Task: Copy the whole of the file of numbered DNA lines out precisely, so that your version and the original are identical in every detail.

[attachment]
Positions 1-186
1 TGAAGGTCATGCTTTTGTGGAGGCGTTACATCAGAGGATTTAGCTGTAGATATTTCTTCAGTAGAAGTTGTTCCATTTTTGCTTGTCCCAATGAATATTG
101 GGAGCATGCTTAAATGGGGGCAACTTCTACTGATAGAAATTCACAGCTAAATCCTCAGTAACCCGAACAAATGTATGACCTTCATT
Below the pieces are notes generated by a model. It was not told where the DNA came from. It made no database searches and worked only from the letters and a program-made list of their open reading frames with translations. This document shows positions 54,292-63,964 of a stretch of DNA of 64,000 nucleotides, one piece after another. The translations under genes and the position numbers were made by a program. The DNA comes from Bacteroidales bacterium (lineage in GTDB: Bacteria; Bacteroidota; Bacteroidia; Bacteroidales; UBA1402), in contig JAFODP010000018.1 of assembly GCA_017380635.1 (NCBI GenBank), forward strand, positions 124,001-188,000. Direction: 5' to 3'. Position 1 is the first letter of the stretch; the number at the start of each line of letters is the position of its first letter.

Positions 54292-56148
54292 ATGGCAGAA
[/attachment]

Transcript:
Positions 1-186
1 TGAAGGTCATGCTTTTGTGGAGGCGTTACATCAGAGGATTTAGCTGTAGATATTTCTTCAGTAGAAGTTGTTCCATTTTTGCTTGTCCCAATGAATATTG
101 GGAGCATGCTTAAATGGGGGCAACTTCTACTGATAGAAATTCACAGCTAAATCCTCAGTAACCCGAACAAATGTATGACCTTCATT
Below the pieces are notes generated by a model. It was not told where the DNA came from. It made no database searches and worked only from the letters and a program-made list of their open reading frames with translations. This document shows positions 54,292-63,964 of a stretch of DNA of 64,000 nucleotides, one piece after another. The translations under genes and the position numbers were made by a program. The DNA comes from Bacteroidales bacterium (lineage in GTDB: Bacteria; Bacteroidota; Bacteroidia; Bacteroidales; UBA1402), in contig JAFODP010000018.1 of assembly GCA_017380635.1 (NCBI GenBank), forward strand, positions 124,001-188,000. Direction: 5' to 3'. Position 1 is the first letter of the stretch; the number at the start of each line of letters is the position of its first letter.

Positions 54292-56148
54292 ATGGCAGAA